The tremendous 3D map depicts 11 billion years of cosmic history and sets the minor barriers created in our ever-expanding universe. Taken by the Sloan Digital Sky Survey (SDSS), it reinforces our leading picture of the cosmos, though it deepens one enduring mystery.
Light travels at a relative speed, so looking at the sky means looking back at the time. This new survey looks deep enough to identify 80 percent of the world’s 14 billion-year history. “There is no such thing as an integral part of the human race, and it allows us to fill this 11 billion-year gap between the ancient and modern universe,” says Kyle Dawson of the University of Utah. He heads the Baryon Oscillation Spectroscopic Survey. (eBOSS) team in SDSS.
The team looked at galaxies and quasars, prominent centers of other galaxies. It used their redshifts – changes in light because they came from far away – to measure distances and levels and the universe’s expansion. This allows us to look at larger structures such as constructive galaxy collections.
“The whole universe is now in a state of disrepair: there may be objects as huge as galaxies or planets in one place or nothing in another,” said Scott Dodelson of Carnegie Mellon University in Pennsylvania. This was not always the case. “It used to be that if you went to just one place and counted 1000 atoms and went to another random location, you could count 1001 but not even 1002.
Our best way to understand how the universe went from being one to clumpy is a model called lambda-CDM. Some previous estimates have shown that what we see in the universe may not be the same as predictions for that model, but the boss map shows no conflict. So the Lambda-CDM holds up well.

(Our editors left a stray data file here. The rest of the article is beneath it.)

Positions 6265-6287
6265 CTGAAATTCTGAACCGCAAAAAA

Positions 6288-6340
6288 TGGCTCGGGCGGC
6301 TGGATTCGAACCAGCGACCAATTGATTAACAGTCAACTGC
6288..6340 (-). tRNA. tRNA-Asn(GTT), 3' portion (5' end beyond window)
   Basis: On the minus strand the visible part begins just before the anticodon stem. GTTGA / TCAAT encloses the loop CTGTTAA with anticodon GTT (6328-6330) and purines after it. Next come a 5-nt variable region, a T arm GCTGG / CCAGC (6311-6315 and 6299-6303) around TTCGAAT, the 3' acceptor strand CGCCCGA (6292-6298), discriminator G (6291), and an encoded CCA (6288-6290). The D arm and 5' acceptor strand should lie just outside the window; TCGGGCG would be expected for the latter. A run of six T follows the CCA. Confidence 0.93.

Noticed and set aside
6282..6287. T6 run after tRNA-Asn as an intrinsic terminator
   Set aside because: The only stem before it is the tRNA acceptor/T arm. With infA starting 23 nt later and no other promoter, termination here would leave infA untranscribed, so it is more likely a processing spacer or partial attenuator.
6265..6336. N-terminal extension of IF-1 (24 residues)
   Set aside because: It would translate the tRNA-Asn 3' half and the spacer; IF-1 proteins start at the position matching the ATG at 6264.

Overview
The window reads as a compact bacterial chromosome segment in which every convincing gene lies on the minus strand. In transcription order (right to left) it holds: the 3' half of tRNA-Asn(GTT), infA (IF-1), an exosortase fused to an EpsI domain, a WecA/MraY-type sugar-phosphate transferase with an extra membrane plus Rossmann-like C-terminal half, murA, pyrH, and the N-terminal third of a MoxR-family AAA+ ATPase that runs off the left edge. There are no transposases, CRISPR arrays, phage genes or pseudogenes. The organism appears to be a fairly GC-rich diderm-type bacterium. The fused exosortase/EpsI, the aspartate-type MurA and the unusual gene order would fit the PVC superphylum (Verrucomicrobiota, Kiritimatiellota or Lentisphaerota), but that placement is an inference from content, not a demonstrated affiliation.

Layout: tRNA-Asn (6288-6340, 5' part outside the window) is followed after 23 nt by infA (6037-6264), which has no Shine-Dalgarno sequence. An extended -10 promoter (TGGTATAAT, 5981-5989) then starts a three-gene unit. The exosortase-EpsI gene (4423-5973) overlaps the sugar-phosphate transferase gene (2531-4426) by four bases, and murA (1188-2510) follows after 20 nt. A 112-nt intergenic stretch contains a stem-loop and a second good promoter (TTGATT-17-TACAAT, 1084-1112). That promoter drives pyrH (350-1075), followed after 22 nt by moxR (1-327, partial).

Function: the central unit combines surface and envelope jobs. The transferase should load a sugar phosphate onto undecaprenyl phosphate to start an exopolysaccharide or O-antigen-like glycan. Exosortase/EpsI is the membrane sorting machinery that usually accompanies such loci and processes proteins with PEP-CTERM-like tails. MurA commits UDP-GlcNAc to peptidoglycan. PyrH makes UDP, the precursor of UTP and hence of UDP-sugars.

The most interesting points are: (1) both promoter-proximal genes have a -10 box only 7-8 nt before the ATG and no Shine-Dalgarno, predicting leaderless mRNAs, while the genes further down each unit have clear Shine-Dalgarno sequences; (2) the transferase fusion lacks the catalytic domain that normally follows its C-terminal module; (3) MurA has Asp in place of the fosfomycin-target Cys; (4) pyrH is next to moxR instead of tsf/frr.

The development of a large structure partly depends on the behavior of particles known as neutrinos throughout the original universe; EBOSS has been able to suppress their weight, which is a significant problem in physics. It did not disappoint, but the estimate was as accurate as of the best neutrino-based test.
The team also forced the atmosphere 10 times stronger than our next best viewing set. As predicted by lambda-CDM, the total space-time seems flat, not curved.
However, the only conflict that exists has been exacerbated by the survey. “Things come together pretty well, except for the Hubble constant,” said Wendy Freedman of the University of Chicago. This is a measure of the rate of global expansion. Our two main calculation methods – using the old cosmic microwave component (CMB) against the local dimensions of nearby objects – are not always consistent.
The eBOSS study complies with the CMB approach, which deepens the puzzle. “Maybe there’s a physics that isn’t somewhere, but no one has been able to come up with it,” Freedman said.